Mechanism of the Clinically Relevant E305G Mutation in Human P450 CYP17A1

Yilin Liu, Yelena Grinkova, Michael C. Gregory, Ilia G. Denisov, James R. Kincaid, Stephen G. Sligar

Research output: Contribution to journalArticlepeer-review


Steroid metabolism in humans originates from cholesterol and involves several enzyme reactions including dehydrogenation, hydroxylation, and carbon-carbon bond cleavage that occur at regio- and stereo-specific points in the four-membered ring structure. Cytochrome P450s occur at critical junctions that control the production of the male sex hormones (androgens), the female hormones (estrogens) as well as the mineralocorticoids and glucocorticoids. An important branch point in human androgen production is catalyzed by cytochrome P450 CYP17A1 and involves an initial Compound I-mediated hydroxylation at the 17-position of either progesterone (PROG) or pregnenolone (PREG) to form 17-hydroxy derivatives, 17OH-PROG and 17OH-PREG, with approximately similar efficiencies. Subsequent processing of the 17-hydroxy substrates involves a C17-C20 bond scission (lyase) activity that is heavily favored for 17OH-PREG in humans. The mechanism for this lyase reaction has been debated for several decades, some workers favoring a Compound I-mediated process, with others arguing that a ferric peroxo- is the active oxidant. Mutations in CYP17A1 can have profound clinical manifestations. For example, the replacement of the glutamic acid side with a glycine chain at position 305 in the CYP17A1 structure causes a clinically relevant steroidopathy; E305G CYP17A1 displays a dramatic decrease in the production of dehydroepiandrosterone from pregnenolone but surprisingly increases the activity of the enzyme toward the formation of androstenedione from progesterone. To better understand the functional consequences of this mutation, we self-assembled wild-type and the E305G mutant of CYP17A1 into nanodiscs and examined the detailed catalytic mechanism. We measured substrate binding, spin state conversion, and solvent isotope effects in the hydroxylation and lyase pathways for these substrates. Given that, following electron transfer, the ferric peroxo- species is the common intermediate for both mechanisms, we used resonance Raman spectroscopy to monitor the positioning of important hydrogen-bonding interactions of the 17-OH group with the heme-bound peroxide. We discovered that the E305G mutation changes the orientation of the lyase substrate in the active site, which alters a critical hydrogen bonding of the 17-alcohol to the iron-bound peroxide. The observed switch in substrate specificity of the enzyme is consistent with this result if the hydrogen bonding to the proximal peroxo oxygen is necessary for a proposed nucleophilic peroxoanion-mediated mechanism for CYP17A1 in carbon-carbon bond scission.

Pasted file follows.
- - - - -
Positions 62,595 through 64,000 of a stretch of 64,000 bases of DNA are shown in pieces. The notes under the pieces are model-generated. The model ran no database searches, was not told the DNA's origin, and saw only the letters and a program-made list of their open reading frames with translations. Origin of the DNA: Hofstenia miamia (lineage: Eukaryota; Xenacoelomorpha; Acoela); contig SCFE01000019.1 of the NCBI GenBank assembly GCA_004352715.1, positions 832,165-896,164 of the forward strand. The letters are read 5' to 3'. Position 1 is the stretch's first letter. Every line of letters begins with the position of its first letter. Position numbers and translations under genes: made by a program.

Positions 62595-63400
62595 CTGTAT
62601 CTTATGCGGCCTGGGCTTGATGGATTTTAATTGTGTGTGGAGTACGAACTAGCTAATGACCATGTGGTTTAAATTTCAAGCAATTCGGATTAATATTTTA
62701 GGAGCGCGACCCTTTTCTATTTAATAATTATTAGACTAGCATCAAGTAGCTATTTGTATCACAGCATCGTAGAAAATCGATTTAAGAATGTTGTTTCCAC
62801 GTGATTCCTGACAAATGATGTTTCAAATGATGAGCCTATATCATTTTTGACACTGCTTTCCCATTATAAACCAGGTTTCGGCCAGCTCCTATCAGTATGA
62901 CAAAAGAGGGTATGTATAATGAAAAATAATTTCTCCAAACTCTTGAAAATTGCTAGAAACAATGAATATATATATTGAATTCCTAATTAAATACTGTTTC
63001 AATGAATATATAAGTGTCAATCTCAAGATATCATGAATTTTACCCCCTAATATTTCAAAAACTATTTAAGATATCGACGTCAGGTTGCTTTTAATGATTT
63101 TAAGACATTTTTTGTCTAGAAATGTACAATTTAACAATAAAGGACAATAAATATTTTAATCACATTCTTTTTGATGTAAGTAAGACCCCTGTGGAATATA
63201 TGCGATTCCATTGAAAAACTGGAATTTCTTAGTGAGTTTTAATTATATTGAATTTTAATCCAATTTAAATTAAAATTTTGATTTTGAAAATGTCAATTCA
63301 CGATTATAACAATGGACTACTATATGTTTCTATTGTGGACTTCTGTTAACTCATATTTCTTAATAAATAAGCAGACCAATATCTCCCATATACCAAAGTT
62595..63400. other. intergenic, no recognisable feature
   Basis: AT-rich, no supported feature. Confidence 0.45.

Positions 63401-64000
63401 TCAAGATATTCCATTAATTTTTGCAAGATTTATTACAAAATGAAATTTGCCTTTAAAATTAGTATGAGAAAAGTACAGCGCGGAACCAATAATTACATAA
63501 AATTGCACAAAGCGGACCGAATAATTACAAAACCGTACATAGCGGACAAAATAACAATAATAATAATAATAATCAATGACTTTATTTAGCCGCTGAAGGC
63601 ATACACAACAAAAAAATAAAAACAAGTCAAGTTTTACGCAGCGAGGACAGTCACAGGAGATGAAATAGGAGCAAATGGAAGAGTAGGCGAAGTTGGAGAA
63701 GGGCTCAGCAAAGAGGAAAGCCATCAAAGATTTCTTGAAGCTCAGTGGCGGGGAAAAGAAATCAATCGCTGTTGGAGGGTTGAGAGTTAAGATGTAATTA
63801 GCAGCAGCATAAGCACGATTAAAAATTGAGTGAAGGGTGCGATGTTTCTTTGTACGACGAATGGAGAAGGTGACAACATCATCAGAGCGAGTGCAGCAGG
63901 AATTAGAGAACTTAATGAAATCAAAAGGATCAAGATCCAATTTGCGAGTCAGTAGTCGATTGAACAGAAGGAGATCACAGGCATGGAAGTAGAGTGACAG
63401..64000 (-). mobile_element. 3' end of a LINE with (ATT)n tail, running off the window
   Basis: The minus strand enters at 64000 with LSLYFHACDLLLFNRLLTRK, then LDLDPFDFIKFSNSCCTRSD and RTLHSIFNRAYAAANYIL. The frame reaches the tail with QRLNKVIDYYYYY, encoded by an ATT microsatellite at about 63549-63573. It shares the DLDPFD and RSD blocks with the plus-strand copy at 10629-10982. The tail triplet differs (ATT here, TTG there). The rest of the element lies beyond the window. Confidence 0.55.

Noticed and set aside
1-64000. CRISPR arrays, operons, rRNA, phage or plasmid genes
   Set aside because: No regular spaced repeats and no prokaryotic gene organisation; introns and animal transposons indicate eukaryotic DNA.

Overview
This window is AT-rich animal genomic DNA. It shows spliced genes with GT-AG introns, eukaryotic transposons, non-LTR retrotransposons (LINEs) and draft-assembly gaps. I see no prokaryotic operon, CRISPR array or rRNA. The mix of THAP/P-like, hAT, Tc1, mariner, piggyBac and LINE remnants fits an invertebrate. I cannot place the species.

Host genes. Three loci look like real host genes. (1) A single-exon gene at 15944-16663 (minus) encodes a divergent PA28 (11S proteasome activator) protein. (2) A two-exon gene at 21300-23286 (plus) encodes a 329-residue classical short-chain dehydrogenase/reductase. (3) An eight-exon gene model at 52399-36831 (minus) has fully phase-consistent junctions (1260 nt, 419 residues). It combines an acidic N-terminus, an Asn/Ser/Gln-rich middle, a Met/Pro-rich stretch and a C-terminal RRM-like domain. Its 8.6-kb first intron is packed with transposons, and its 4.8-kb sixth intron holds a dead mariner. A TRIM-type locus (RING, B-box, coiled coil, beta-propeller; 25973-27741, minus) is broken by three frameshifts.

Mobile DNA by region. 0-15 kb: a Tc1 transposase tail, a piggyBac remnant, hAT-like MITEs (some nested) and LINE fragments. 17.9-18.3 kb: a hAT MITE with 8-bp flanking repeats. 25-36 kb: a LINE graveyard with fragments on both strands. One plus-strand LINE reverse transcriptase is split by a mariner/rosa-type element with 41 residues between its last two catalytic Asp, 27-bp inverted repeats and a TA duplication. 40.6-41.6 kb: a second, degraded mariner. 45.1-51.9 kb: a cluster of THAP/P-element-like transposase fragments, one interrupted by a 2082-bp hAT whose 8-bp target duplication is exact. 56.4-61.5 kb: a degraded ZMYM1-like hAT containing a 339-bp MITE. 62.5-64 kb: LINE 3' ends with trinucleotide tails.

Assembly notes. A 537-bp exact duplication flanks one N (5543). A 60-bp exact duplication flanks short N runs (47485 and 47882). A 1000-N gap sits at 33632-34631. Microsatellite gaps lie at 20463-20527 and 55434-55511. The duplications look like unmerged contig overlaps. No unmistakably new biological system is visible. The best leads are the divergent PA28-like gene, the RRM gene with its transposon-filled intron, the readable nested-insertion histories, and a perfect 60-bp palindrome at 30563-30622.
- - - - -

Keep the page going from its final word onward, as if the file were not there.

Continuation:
Original languageEnglish (US)
Pages (from-to)3262-3271
Number of pages10
Issue number43
StatePublished - Nov 2 2021

ASJC Scopus subject areas

  • Biochemistry


Dive into the research topics of 'Mechanism of the Clinically Relevant E305G Mutation in Human P450 CYP17A1'. Together they form a unique fingerprint.

Cite this